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Big Security for Small Businesses

In the world of information security, small businesses and the security needs of small businesses are often overlooked

In the world of information security, small businesses and the security needs of small businesses are often overlooked, particularly in the realm of application security. When looking at the investment required to build a robust application security program, it really doesn't make sense financially. For example, an "enterprise" scanning tool, combined with the required hosting infrastructure, salary for a security specialist, and for the sake of argument, tack on static analysis, the total cost will easily exceed $120,000/year, which is decidedly cost prohibitive for a lot of smaller companies. This presents a significant problem due to the fact that as an attacker, well, hacking the little guys is easy. Simply put, when it comes to handling attacks and incidents, small companies are at a significant disadvantage as they frequently lack a dedicated security team, let alone one security specialist. So what's the best way to maintain a secure infrastructure without breaking the bank?

Minimize Your Attack Surface
As companies grow, scaling up becomes a big challenge from a lot of different angles. With regard to technology, scaling can loosely be thought of as enhancing your infrastructure and technologies to provide a wider service offering that is efficient and reliable. Based on this definition, scaling technology and services means adding more "stuff" to the mix. What does this mean for you? Security scales inversely, which is to say that as your infrastructure grows, your attack surface increases, which presents more security risks. That is how insecurity scales.

As your capabilities expand, look at the technologies that power your business and make every effort to ensure that when it comes to exposing assets, applications, and functionality, the only things exposed are those that are required to deliver your service. Always ask yourself, does this need to be online? What happens if it gets hacked? How can we keep it from getting hacked?

Understand the Power of Patching
We're all familiar with the expression, "the best offense is a strong defense," and while that could be debated, assume it's true if you're a small business. As a small business, you lack the ability to defend yourself in comparison to larger companies (and even the big guys frequently fail at security), however, big companies have slow wheels and a monstrous attack surface, which means you can use your small size to your advantage to patch frequently and quickly. With a smaller infrastructure, changes can be made and patches can be applied much more rapidly, but one problem can be keeping track of relevant security issues. To address this issue, I strongly recommend creating a [email protected] e-mail address; identifying the components your platform relies on, such as Apache, MySQL, PHP, Drupal, Oracle, etc.; and subscribing this e-mail address to the security and update feeds for the appropriate software. Once security advisories and updates are available, evaluate their relevance to your system(s) and patch immediately.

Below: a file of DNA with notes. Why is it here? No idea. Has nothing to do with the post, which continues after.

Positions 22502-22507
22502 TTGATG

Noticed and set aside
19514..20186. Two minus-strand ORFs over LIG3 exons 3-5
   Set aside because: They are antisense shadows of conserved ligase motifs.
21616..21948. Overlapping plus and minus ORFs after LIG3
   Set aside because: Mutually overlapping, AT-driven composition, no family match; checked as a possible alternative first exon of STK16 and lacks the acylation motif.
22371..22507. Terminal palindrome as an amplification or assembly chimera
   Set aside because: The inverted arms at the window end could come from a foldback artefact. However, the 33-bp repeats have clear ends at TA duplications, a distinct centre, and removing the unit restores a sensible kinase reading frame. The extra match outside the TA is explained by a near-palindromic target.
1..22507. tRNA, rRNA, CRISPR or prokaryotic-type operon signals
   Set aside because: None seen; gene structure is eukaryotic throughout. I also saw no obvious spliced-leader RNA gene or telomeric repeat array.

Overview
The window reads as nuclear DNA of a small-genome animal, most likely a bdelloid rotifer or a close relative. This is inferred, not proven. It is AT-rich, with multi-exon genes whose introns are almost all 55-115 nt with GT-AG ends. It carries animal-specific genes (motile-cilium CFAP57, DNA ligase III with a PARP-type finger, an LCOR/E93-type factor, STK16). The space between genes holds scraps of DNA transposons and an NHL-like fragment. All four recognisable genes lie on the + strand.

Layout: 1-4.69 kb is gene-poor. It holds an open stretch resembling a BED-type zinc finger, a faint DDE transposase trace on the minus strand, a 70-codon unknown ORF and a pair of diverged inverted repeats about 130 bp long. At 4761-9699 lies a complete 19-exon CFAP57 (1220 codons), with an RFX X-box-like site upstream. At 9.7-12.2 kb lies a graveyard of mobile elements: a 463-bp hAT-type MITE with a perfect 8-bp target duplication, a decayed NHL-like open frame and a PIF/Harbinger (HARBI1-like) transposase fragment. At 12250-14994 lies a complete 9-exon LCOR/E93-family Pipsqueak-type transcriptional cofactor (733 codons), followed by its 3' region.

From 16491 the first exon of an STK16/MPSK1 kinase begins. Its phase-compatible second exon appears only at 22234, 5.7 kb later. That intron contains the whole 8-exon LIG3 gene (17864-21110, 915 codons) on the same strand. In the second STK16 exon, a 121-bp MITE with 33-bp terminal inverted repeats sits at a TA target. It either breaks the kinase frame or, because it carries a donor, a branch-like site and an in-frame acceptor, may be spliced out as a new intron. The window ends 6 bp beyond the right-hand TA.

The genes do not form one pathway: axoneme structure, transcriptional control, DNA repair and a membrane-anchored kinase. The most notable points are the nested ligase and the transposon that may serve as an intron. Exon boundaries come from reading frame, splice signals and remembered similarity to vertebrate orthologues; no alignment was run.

Take Advantage of Free Tools
Security tools are very special purpose, but that shouldn't prevent your team from trying to use them to some degree. There are two excellent and free tools for web application scanning at Arachni and W3AF. The tools provide capabilities that are targeted for application specialists, however, the scanning functionality can be tremendously valuable when helping your team scan a site or application for the same low-hanging fruit that attackers and bots often scan for, such as SQL injection and Cross-Site Scripting. Even if you don't have a security expert on hand, I strongly recommend downloading and installing either W3AF or Arachni, taking an hour to get familiar with the tool, and getting in the habit of scanning your application between releases in an effort to ensure that easily identified vulnerabilities do not go unnoticed.

Have a Plan
The unfortunate truth is that one day, hopefully very far down the road, you will have a security incident on your hands. The severity of the breach can vary depending on the attacker's motivations, but things like data loss, destruction, and corruption come to mind. For this reason, it's imperative that you have secure off-site backups. In addition to having secure off-site backups, take the time to verify the integrity of the data routinely so that if and when it's time to restore from backup, the data is actually usable. As an additional note, when I say "secure off-side," what I mean is make sure that access to those backups is one way, i.e., nobody can log in to your web server(s), read the SSH key/password from a backup script, and then log in to the backup server and wreck your data.

Last, and if you can afford it, I strongly recommend having a professional security assessment performed at least once a year, if not quarterly. Even if you are performing your own assessment and QA work, it never hurts to have an unbiased and different set of eyes to look at the security posture of your organization and your applications. Plus, if you're a small company or just getting started, it would likely be a pretty inexpensive way to get some valuable peace of mind.

More Stories By Andrew Brooks

Andrew Brooks is a security professional and frequent contributor to SingleHop. He has a long history of tracking down back doors, finding exploits, and solving complicated problems. We wish we could tell you more, but it's classified.

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